Redistribution of Groong articles, such as this one, to any other
media, including but not limited to other mailing lists and Usenet
bulletin boards, is strictly prohibited without prior written
consent from Groong's Administrator.
© Copyright 2001 Armenian News Network/Groong. All Rights Reserved.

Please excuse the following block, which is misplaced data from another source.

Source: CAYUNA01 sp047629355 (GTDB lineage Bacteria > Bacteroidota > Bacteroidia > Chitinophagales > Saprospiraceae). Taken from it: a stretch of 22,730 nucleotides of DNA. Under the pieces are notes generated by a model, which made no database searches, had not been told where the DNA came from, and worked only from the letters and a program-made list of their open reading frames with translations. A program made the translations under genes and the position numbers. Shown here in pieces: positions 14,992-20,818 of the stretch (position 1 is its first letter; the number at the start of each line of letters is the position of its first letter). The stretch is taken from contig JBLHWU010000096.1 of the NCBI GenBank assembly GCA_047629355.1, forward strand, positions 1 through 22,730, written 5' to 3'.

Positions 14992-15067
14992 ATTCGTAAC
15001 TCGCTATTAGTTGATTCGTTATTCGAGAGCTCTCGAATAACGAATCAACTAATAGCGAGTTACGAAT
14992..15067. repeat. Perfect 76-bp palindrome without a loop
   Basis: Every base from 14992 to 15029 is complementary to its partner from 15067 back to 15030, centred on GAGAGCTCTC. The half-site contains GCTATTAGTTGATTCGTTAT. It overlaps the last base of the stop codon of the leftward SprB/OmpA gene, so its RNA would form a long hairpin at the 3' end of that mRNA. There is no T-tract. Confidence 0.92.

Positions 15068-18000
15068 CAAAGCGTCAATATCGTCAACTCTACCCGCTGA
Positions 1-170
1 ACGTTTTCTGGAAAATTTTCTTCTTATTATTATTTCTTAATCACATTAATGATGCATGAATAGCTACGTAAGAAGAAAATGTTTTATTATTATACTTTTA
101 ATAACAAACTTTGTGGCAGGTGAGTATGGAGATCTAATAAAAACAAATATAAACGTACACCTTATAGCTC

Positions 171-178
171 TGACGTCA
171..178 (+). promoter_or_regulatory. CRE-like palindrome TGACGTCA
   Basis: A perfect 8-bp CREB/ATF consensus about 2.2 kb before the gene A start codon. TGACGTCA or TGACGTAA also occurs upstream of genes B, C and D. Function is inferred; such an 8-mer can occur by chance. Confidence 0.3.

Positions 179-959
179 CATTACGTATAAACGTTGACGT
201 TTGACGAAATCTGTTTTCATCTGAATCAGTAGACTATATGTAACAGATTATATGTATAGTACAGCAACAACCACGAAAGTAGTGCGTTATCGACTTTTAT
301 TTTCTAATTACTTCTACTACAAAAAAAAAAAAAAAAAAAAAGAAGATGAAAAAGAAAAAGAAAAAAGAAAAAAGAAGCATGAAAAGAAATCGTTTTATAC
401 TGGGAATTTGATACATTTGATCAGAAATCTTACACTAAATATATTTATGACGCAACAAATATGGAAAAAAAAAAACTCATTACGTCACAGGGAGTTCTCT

A Nation and a World at Unrest Armenian News Network / Groong September 24, 2001 By Richard Giragosian and Khatchik Derghoukassian The aftermath of the terrorist attacks in New York and Washington on September 11, 2001, have left most Americans convinced that the country will no longer be the same. Such sentiment is also true for much of the world. Had these attacks occurred in any other country the impact would certainly not be as global. But by hitting the world's only superpower at the very heart of its most important institutions, the attacks have rocked the very foundations of global stability. The ripples of the morning of September 11th continue to resonate throughout the global financial markets and threaten the stability of the world's political-military system. Yet, much of the changes that are still to come will depend on how Washington will define and pursue its leadership in the world. Meanwhile, the real challenge rests neither in discovering who is behind these attacks, nor in the retaliation against those responsible. The real challenge lies in the imperative to ensure international security while minimizing and containing new threats to global stability. Washington at War: A Three-Stage Response Although unilateral retaliatory action by the United States seems imminent, the Bush Administration is engaged in a serious multilateral effort of coalition building. This coalition building, in the hands of U.S. Secretary of State Colin Powell, represents the first of three stages in the U.S. government's response to this crisis. This first stage stresses the need to assemble a broad and diverse coalition of nations, assembled within the commonality of threat, to foster legitimacy, justification and reassurance for U.S. leadership in restoring stability and security to the international system. The coalition building already includes new overtures to previously polarized nations, such as Iran for example, and seeks to build on the global momentum of repulsion and insecurity in the wake of these attacks. The second stage reverts to the more traditional pre-crisis model of the Bush Administration: unilateralism. This second stage, the actual launching of the retaliatory campaign, is to be led by Defense Secretary Donald Rumsfeld, with an emphasis on coordinating the campaign with supplemental economic, political and diplomatic offensive components. This second stage would be the longest of the three, with a duration only questioned by constraints of political and financial will. The test of effectiveness here is the comparison with the "war on drugs." If this second stage campaign against terrorism falls into the quagmire of the misguided effort against drugs, the campaign is doomed to fail. If, however, the campaign can address the issues of the cause for such instability and threat, there is a greater likelihood of effectiveness and support. The third stage in this evolving strategy centers on the aftermath of the campaign, emphasizing the need to develop the conflict zones traditionally home to the instability, inequality and poverty that serve as the "breeding ground" for the terrorism industry. This stage would involve redirected foreign aid, measures to support, or even replace, the failed states that are a hallmark of such conflict zones. The Bush Administration's mantra of democracy and free markets would be loudest here, but would also be a true test of Washington's overall commitment to reconstructing international stability. This third stage would be as complicated and challenging as the other two stages, but its potential reward would be well worth pursuing. A Country Forever Changed For the average American the atmosphere that followed the attacks in New York and Washington was certainly quite surreal, with the entire U.S. military complex placed on full alert, fighter aircraft assigned to combat patrols in closed airspace over major U.S. cities, secret service, and the deployment of highly visible National Guard units. In the immediate aftermath of the attacks, the situation more closely resembled that of countries facing a daily threat to security and order, states under threat such as Colombia, where security can not taken for taken for granted and the population resides in a virtual state of alert. The impressive coordination and sophistication of actions was matched by an odd simplicity of weapons and means of mass destruction, utilizing the ultimate in asymmetric warfare. Such innovation added to the unprecedented nature of the terrorist attack, shockingly direct yet baffling in terms of comprehension. Most Americans are still unable to process the implications posed by attackers intent on ending their own lives. Much more dangerous than one in disregard of the lives of others, the mind of this attacker is guided by an additional will for death. The implications are rooted in history, as it is clear that it's nearly impossible to completely stop those willing to die so readily in pursuit of destruction. Afghanistan: Bin Laden and the Taliban The Bush Administration can not ignore the overwhelming need for response, both for domestic considerations and to assure its international credibility as the sole superpower. Coercive capacity and political will constitute the first components of the effective leadership necessary for systemic stability. As new evidence confirm the hypothesis of an attack masterminded by the shadowy Saudi figure Ousama Bin Laden, purported to have engineered the attacks directed against the U.S. embassies in Kenya and Tanzania, as well as against the naval destroyer the U.S.S. Cole while at dock in Yemen, the details of the crisis and the nature of the enemy are becoming clearer. The focus on Bin Laden now threatens the fragile Islamic government of the "Taliban", ruling three-quarters of Afghanistan, now under pressure for its long standing support and hosting of Bin Laden. Opposed by Iran, Russia and the West, the Taliban is neither truly a government nor Islamic. Even Iran sees their primitive and ultra-fundamentalist interpretation of Islam as too radical, and their tribal-based governance is at best a system of clans and militia controlling divergent counties and regions. The Taliban remain locked in a long military struggle by a rebel coalition, the "Northern Alliance," that enjoys the backing of Russia, Iran and China. The sole source of support for the Taliban comes from the military dictatorship of Pakistan, making that country extremely vulnerable to U.S. pressure as well. In fact, it was the Pakistani military intelligence services, with the help of the CIA, that mobilized the Taliban movement and directed its march on Afghanistan from bases along the Pakistani border during the internal conflict among the various rebel groups after the withdrawal of the Soviet Union from their ill-fated invasion attempt of the country. The only chance for the Taliban of Afghanistan to avoid a harsh U.S. retaliation is to extradite him. Some initial signals indicated that the Bin Laden-Taliban alliance might be facing some difficulties. Such tension will only now be greatly exacerbated, especially in the event that the U.S. opts to support this rebel Northern Alliance as an effective means to further coerce the Taliban. Ironically, immediately following the assassination of the commander of the Northern Alliance, long time CIA asset Shah Massoud, by Bin Laden followers, the Taliban government sought to relaunch fresh attempts at international recognition and legitimacy through secret overtures to the United Nations, positioning themselves as Afghanistan's rulers. Such recognition, from the Taliban perspective, would be crucial for the resumption of international food relief so critical for the Afghan people after repeated droughts. Most likely, those in the Taliban government that are dealing with this foreign policy issue realize that any international recognition would impose a certain degree of socialization necessitating conformity within the international system. In other words, in order to be recognized as a member of the state system the Taliban would be required to introduce significant changes in its domestic and foreign policies. An inevitable rapprochement with the West, and with United States in particular, is crucial to the very survival of the Taliban and the price for such a change is the extradition of Bin Laden. But such an opening was squandered in the Taliban government's insistence that Bin Laden is not responsible for the bombings. Either the alliance with Ben Laden is far too important for the Taliban or the cost of an internal split is apparently so great that the Taliban prefers to risk the brunt of U.S. retaliation. Therefore, a retaliating strike against Afghanistan seems imminent and only a matter of time. Although undoubtedly emotionally satisfying for the United States, such a retaliation would also be counterproductive. The Clinton Administration's exercise of cruise missile attacks on Bin Laden bases in Afghanistan in 1998 only revealed that retaliation does not inherently result in dissuasion. There is also a strong chance that the Bin Laden organization, as well as much of the Taliban leadership would be undaunted by such military response. In fact, it may even serve greater recruiting efforts, especially given the uncertainty of Bin Laden's precise location. Meanwhile, bombs on Kabul would provoke what precisely Ben Laden and the Taliban hope: more anti-U.S. anger. According to U.S. planners, the real success, in the initial period at least, would be the seizure or confirmed killing of Bin Laden himself. As the limits to military technology in such a rugged and foreign terrain suggest failure, the manhunt and related scenario of military intervention, meaning ground invasion, remain practically inevitable. The unilateral option, with all its inherent risks, is that the United States goes it alone. One possible alternative, attractive in its promise, may be in the engagement of neighboring countries, with Russia and Iran being the most reliable candidates. Such collective engagement would also foster a deeper U.S. foreign policy based on cooperation from common threats, and would suggest greater coordination with Iran and Russia, and even China, in other key areas of contention. "The First War of the 21st Century" Washington's "war against terrorism," formulated by President Bush as the "the 21st century's first war," would certainly not end with any hypothetical neutralization of the Bin Laden threat. In fact, despite the rhetorical appeal, the war against terrorism might well resemble the "war against the drugs" if focused solely from a military perspective. In this case, and contrary to an anti-drug struggle, the coercive component of the strategy is necessary but not sufficient. Once again, as some in the Bush administration do not hesitate to declare, the U.S. may very well go it alone. That signifies an international policing mission involving the use of the military in searching and destroying terrorist organizations throughout the world. Such a militarization of law enforcement on a global scale, no matter how initially appealing, is quite worrisome. Such a development would bring the United States in potential conflict with virtually every nation judged unable, or unwilling, to prevent terrorism. Not only are the domestic costs of this option too high, but also poses a great risk of destabilizing the world and may contribute to a possible alliance built in opposition to the perception of U.S. hegemony. And although the overwhelming international support for the U.S. at this particular moment greatly encourages Washington, there are limits to such support if the U.S. reacts as a hegemonic power and alienates other states that inevitably would perceive such hegemony as a threat in turn. The alternative is the patient coalition building to provide the emergence of a truly international regime to combat terrorism. Engaging other states in such a new effort in alliance formation, enforcing the cooperation between the intelligence communities and reserving the military force as ultima ratio would be the very pillars of such a multilateral strategy. Of course, skeptics would argue that this alternative is either too naove, too inefficient, or both. There is a basis in fact to the contention that such broad cooperation would necessarily imply a somewhat intrusive and problematic focus on practically every problem facing the participants in a coalition. Furthermore, Washington can not realistically expect such broad and continued international cooperation in the fight against terrorism while ignoring the logical linkages of international treaties, controversial U.S. pursuit of a National Missile Defense project, and other important areas mandating a multilateral approach. But the advance of international security and stability, complete with the long overdue modernization of the international financial system closely tied to global stability, is well worth consideration. And this is where prudent U.S. leadership is most needed. A Need for More than Strategy Obviously it is not enough to have a good strategy to win the war against terrorism. In fact, no war can be truly won without a proper plan for the post-conflict period, i.e. an "exit strategy." Resting on a mere component of strategy in the fight against terrorism would only perpetuate a virtual cycle of a state of war, void of clear objectives and without an apparent conclusion. Without a deeper understanding of the very causes of violence, and a subsequent revision of the foreign policies determined to be contributing to such terrorism, the strategy will remain incomplete and unfulfilled. Moreover, the catalysts of the violence must be met, seeing the tremendous frustration of people and countries marginalized from the global economy and engaging in the vicious cycle of perpetual conflict. If a restoration of overall stability is the main objective of Washington's leadership, a deep revision of decade long - perhaps even longer - U.S. foreign policies is vital, therefore, to achieving the reality of this so-called "new world order." The U.S. must reconsider and redefine its policies, with a focus on evaluating their effectiveness and their global implications. The Small State Perspective: Armenia The population of Armenia (and the Armenians throughout the diaspora) is not immune from the insecurity and instability of these shifts. In fact, Armenia's geopolitical position makes the country even more sensitive to any redefinition or redirection in alliances. For Armenia, of course, we cannot expect it to play any active role in the process of designing the new international structure, nor should we have it pretend to do so as the strategic alliances in the region will not be substantially altered. The proper course for Armenia, however, is to avoid any political moves that would try to recast such a global shift in terms of a "clash of civilizations." Such a scenario would only bring fatal consequences to both Armenia and to the different Armenian communities throughout the diaspora, with the dangers of transforming the current vulnerability into a seriously untenable position caught between East and West. On the contrary, Armenia's diplomacy should actively advocate multilateral cooperation for the sake of international stability, capitalizing on its unique role as a bridge between East and West, as interlocutor between the Islamic and Christian worlds. ---------------------------------------------------------------------- Richard Giragosian was a professional staff member with the Joint Economic Committee, U.S. Congress specializing in international relations and economics in the former Soviet Union and China. He is the author of the monthly newsletter, "TransCaucasus: A Chronology." Khatchik Der Ghougassian is a Ph.D. student of International Relations in the School of International Studies, at the University of Miami. He has written as a political analyst in the Armenian and Argentinean press.